I have been traveling the past couple of weeks performing peer reviews, visiting prospective clients, and now I am at our firm’s retreat to strategize our future. Trying to write a blog that is educational and purposeful can sometimes be a tedious time-consuming task, especially when I am trying to be FRANK AND TO THE POINT. So, once in a while I think I am allowed to write a good-natured, touching post.
I recently came across this article in InvestmentNews by Liz Skinner about a newsletter written by a 10-year-old boy. The child investment prodigy, Oliver Leopold, publishes his investment newsletter once a month (unless he has too much homework), taking time between issues to read the newspaper in search of investment ideas. Using his money from birthday gifts and doing chores for his parents, he has purchased shares of Apple and Microsoft, among other investments. In the article he was quoted as saying, “One thing that inspired me to start the newsletter was when my grandma’s sister said she wanted me to help her invest, I like investing, and I like to give advice.”
Did he say advice? I hope he has the proper licenses to be giving that advice otherwise the SEC and FINRA will be knocking on his door, and I don’t think it will be to say “trick or treat.” Hey kid, welcome to the financial services industry.
I recently came across several articles discussing whether the SEC should get involved with the oversight of private equity (PE) funds’ valuation of their underlying investments (assets). Under the Dodd-Frank Act, more regulatory requirements are being put forth to protect the public interest. On the radar is the private equity industry. This industry has been flying under the radar as it has been determined that only the wealthy (accredited investors) can invest in these types of investment vehicles and these folks should be smart enough not to get burned. Tell that to the owners of the New York Mets.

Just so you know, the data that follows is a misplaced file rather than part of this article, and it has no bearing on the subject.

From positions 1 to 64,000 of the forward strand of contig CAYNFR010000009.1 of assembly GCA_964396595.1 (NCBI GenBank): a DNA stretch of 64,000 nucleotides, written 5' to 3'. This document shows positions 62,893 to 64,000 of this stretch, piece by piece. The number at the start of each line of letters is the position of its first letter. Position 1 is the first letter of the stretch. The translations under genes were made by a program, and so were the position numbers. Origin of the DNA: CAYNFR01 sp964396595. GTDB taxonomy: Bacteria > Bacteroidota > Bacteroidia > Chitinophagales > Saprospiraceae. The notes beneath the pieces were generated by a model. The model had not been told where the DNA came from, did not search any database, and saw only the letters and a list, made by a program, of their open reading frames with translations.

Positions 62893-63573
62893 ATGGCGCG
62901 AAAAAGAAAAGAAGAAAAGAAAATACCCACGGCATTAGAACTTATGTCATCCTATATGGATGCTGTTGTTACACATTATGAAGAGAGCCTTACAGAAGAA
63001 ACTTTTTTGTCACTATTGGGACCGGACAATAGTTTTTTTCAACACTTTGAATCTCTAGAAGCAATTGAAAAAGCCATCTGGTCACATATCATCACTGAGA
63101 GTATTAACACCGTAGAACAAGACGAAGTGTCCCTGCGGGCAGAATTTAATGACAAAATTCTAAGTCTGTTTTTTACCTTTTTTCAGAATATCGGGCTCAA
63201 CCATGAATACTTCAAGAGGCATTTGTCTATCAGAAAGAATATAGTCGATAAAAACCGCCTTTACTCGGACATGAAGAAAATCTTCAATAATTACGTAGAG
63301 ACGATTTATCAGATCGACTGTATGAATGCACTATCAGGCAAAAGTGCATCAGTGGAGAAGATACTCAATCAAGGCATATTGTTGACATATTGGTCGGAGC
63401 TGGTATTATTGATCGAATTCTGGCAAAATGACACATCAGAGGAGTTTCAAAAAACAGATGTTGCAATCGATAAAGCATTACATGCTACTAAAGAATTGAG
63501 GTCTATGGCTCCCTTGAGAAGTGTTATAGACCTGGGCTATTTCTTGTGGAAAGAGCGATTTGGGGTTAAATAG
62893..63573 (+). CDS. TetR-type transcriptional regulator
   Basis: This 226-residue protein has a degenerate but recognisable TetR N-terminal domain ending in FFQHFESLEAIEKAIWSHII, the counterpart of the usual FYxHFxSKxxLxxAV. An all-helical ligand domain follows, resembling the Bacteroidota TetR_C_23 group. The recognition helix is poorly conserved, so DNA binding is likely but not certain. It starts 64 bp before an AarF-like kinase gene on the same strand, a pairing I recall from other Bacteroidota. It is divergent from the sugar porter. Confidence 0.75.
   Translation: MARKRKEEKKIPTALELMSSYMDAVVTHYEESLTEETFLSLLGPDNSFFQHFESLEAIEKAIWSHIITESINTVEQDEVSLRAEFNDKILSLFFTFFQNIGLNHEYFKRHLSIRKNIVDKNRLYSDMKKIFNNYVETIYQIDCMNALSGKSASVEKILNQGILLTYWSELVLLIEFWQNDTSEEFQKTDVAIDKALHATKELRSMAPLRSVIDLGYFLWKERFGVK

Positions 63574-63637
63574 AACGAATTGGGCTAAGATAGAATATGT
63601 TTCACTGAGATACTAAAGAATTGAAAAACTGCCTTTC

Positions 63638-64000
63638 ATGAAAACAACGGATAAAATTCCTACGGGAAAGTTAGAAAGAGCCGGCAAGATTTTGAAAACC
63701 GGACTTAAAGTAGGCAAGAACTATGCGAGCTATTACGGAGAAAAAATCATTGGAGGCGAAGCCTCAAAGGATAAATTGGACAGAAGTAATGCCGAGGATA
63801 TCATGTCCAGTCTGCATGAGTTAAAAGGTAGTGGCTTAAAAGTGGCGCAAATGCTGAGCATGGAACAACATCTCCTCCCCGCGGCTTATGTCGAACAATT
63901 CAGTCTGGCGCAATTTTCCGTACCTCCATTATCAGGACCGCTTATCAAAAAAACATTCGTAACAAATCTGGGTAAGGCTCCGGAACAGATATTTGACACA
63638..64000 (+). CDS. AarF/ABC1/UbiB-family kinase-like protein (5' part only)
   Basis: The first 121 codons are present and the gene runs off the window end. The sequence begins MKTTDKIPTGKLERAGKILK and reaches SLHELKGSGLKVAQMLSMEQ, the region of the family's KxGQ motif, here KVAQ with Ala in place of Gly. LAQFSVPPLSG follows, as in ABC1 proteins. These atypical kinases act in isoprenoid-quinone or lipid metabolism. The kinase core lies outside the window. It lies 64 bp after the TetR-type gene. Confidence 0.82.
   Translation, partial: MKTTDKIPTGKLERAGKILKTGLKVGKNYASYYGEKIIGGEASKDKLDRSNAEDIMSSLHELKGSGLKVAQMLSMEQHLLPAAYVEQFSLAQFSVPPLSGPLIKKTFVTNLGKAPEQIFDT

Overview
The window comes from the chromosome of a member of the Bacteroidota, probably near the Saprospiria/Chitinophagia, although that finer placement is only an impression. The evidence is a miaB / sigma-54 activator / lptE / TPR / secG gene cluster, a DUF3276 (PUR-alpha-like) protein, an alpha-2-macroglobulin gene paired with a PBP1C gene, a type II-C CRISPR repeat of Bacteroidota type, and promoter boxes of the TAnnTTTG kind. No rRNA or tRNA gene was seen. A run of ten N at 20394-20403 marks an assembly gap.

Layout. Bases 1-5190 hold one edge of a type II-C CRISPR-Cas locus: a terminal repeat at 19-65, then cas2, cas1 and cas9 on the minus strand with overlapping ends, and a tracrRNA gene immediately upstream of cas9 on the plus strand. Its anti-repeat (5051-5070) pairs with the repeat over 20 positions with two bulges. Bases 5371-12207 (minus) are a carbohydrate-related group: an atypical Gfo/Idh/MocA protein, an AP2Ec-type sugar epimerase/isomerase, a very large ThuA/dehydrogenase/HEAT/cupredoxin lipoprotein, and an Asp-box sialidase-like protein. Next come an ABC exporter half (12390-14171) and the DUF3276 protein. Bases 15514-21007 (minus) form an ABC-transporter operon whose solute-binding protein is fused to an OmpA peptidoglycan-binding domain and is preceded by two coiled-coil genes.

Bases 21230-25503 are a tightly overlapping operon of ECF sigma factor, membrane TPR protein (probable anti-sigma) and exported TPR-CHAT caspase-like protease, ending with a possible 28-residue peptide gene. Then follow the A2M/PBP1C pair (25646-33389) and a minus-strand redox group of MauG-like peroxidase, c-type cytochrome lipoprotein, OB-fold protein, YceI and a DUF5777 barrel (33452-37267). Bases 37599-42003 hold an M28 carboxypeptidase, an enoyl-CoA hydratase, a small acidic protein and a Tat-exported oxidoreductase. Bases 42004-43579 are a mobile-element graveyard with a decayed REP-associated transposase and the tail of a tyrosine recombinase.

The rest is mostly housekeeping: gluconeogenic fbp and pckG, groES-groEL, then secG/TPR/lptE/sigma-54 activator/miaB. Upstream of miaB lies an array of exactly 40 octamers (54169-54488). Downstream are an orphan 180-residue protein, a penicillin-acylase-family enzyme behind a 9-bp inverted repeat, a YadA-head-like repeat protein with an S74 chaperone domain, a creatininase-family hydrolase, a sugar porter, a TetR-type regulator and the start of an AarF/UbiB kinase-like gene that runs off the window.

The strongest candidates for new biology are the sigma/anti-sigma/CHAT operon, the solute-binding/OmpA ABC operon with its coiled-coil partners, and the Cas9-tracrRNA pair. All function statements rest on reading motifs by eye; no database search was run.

PE funds invest in entities with the hopes that they can exit these investments and make a profit within 5 to 10 years. Generally, the objective of both the fund and the investors is to make a profit, of which most funds typically charge a 20% fee. The profit is only made upon the ultimate sale of the investment, causing the value of the investment to mean very little from year to year. Most PE funds do not allow investor redemptions until the fund terminates when all investments are sold or liquidated. Thus, there are those that question why valuations matter at all.
The SEC is not worried as much about protecting accredited investors (those individuals with annual income in excess of $200,000 and net worth in excess of $1 million) as they are with pension plans who have been allocating more of their funds in these “alternative” investments. The obvious concern is that higher values cause higher payouts to retiring participants in a pension plan, leaving the possibility of the last retiree holding the empty bag when the valuations don’t pan out.
Another reason for increased concern, and where I think this is leading, is that there is a push to allow more funds to accept non-accredited investor funds. A PE fund manager who uses his/her past performance to sell future funds to investors would cause these investors to base their decisions on these potentially over inflated values.
So, I get the SEC’s concern, but what I want to know is how they’re going to help “scrutinize” the valuation process. I am an auditor of PE funds, and I look to generally accepted accounting principles to determine how these investments held by PE funds should be valued. There are several different but acceptable methods for valuing assets. The methods are very subjective and can yield very different results. I have seen three valuation experts come up with three very different values for the same asset. Which is correct? I have no idea. Until an asset is sold to a willing buyer who is not compelled to buy, the value is anybody’s guess.
I will leave you with one thought: how would you have valued Facebook before its public offering?